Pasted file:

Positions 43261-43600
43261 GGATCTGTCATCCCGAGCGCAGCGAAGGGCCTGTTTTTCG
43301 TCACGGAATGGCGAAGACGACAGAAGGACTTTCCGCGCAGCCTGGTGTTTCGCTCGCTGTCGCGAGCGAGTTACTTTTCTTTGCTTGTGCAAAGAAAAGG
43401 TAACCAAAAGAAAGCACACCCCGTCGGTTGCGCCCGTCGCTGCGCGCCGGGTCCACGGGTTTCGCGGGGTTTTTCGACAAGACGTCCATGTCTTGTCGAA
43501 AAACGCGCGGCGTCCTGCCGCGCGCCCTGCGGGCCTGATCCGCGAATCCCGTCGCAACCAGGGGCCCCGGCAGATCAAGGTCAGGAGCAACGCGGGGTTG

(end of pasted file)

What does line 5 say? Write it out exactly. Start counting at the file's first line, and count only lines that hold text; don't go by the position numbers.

43501 AAACGCGCGGCGTCCTGCCGCGCGCCCTGCGGGCCTGATCCGCGAATCCCGTCGCAACCAGGGGCCCCGGCAGATCAAGGTCAGGAGCAACGCGGGGTTG